Chicago Cubs 2018 Top 50 Prospects

Chicago Cubs Top 50 Prospects for 2018

None of last year’s top five find their name on this list – such is the life of a contending major league team coming off their third straight NLCS appearance. The Cubs find themselves with one of the more depleted farms in baseball, but there is still plenty of potential.

Prospects1500 Tiers:
Tier 1: Players with high expectations of both making the majors and playing at an All-Star level for a number of years
Tier 2: Players with an above average expectation of making the majors and being a solid contributor
Tier 3: Players with an average expectation of making the majors and being a solid contributor
Tier 4: Players who have the potential of making the majors, or have high likelihood of making the majors but providing minimal impact (e.g. middle reliever, low-ceiling UT guys)
Tier 5: Players who are worth keeping an eye on, but likely to never make a team’s 40-man roster




 
Tier 1:

None

Tier 2:

1. Adbert Alzolay, RHP
Age: 22
2017 Highest Level: Double-A (Tennessee)
Alzolay wasn’t even in the top 50 a year ago and now find himself atop the Cubs’ farm system. Alzolay threw for 114 1/3 innings between High-A and Double-A in 2017 and ended up with a 2.99 ERA as well as a 3.18 K/BB ratio. His fastball hits 96 mph and the Cubs need pitching at the major league level more than anything else. Alzolay is on the right trajectory now, but a chance at the majors in 2018 is not for certain.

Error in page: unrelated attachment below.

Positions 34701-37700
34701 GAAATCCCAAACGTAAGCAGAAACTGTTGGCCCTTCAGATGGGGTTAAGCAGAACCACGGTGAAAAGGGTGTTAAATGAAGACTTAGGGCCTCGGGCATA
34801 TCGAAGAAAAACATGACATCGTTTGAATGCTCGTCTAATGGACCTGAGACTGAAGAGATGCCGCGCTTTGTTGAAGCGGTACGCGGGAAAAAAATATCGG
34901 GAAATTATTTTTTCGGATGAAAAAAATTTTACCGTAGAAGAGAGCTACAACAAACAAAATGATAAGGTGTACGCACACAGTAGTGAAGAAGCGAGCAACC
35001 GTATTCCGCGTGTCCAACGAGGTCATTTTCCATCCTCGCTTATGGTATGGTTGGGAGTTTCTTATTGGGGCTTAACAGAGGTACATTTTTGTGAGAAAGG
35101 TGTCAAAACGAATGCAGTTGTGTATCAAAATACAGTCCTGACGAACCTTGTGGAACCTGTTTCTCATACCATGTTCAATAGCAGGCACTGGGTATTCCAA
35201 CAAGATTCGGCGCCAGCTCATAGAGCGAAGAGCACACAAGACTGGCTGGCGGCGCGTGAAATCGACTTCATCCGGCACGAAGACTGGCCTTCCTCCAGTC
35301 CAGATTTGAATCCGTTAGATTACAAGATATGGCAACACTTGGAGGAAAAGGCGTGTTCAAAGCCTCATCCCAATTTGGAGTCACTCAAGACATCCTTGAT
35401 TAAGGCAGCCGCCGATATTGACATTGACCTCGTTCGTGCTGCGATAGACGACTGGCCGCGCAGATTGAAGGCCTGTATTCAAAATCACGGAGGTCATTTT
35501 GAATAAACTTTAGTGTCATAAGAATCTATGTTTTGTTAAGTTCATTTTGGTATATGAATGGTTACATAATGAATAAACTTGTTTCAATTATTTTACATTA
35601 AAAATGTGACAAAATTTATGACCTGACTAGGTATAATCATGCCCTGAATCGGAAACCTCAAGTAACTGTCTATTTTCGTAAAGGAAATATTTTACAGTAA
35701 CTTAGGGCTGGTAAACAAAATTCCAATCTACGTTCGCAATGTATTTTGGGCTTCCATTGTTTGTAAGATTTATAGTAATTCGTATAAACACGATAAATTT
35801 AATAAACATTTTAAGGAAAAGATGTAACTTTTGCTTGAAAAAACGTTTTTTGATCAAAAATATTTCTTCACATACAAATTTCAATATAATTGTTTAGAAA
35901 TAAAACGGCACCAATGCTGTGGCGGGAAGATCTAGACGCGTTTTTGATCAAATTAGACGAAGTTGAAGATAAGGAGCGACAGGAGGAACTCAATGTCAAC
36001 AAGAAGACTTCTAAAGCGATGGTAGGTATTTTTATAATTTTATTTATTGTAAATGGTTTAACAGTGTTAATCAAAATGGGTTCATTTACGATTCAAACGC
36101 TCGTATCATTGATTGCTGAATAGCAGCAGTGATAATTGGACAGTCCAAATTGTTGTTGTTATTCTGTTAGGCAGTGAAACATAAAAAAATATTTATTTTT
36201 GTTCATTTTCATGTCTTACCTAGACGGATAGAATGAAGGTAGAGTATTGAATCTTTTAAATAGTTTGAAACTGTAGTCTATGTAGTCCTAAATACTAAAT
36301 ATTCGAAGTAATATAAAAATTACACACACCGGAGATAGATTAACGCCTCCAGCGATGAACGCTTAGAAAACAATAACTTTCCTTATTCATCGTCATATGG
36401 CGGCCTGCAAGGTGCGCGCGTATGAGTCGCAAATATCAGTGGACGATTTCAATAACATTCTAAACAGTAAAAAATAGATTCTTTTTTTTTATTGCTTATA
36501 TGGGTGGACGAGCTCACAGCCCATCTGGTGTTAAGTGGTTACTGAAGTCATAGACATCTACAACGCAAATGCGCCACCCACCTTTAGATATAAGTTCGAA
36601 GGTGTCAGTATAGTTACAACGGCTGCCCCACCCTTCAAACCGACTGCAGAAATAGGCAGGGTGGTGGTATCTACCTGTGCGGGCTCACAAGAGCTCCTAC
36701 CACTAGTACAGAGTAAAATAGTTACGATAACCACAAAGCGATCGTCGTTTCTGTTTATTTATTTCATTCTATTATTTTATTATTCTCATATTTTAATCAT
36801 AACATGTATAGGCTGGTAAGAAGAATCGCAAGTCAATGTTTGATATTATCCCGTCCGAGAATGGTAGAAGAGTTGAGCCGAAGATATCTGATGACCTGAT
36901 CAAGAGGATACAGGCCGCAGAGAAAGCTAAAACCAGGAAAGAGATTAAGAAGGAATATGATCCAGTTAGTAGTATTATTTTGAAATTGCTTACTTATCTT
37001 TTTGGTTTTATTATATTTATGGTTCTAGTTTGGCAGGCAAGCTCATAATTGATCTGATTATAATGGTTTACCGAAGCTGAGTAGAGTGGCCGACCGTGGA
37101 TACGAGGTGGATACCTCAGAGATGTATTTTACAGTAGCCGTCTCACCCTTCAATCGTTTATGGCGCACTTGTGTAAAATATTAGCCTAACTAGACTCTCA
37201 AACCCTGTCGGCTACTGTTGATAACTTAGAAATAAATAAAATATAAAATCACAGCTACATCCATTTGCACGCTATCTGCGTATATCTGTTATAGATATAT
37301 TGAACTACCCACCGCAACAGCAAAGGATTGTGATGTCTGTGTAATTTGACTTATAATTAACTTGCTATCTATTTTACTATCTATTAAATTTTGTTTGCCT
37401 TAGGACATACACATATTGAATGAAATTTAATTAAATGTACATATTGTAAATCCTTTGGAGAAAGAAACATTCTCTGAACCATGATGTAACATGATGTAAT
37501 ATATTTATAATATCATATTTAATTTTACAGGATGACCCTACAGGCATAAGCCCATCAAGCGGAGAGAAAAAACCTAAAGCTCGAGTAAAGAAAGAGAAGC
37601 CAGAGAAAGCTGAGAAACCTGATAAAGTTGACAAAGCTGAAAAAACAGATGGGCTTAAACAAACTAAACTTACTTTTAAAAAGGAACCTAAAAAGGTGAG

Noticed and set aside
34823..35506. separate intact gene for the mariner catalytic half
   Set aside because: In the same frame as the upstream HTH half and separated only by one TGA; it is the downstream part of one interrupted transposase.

2. Jose Albertos, RHP
Age: 19
2017 Highest Level: Low-A (Eugene)
Albertos started the year late due to forearm tightness and the Cubs decided to take it slow with the teenager. It was a rough re-entry, but Albertos was named Cubs minor league player of the month in August after throwing in five starts for a 1.96 ERA and 4.29 K/BB ratio. The young right-hander will look to carry that momentum into 2018 as he climbs through the minors.

3. Victor Caratini, C/1B
Age: 24
2017 Highest Level: MLB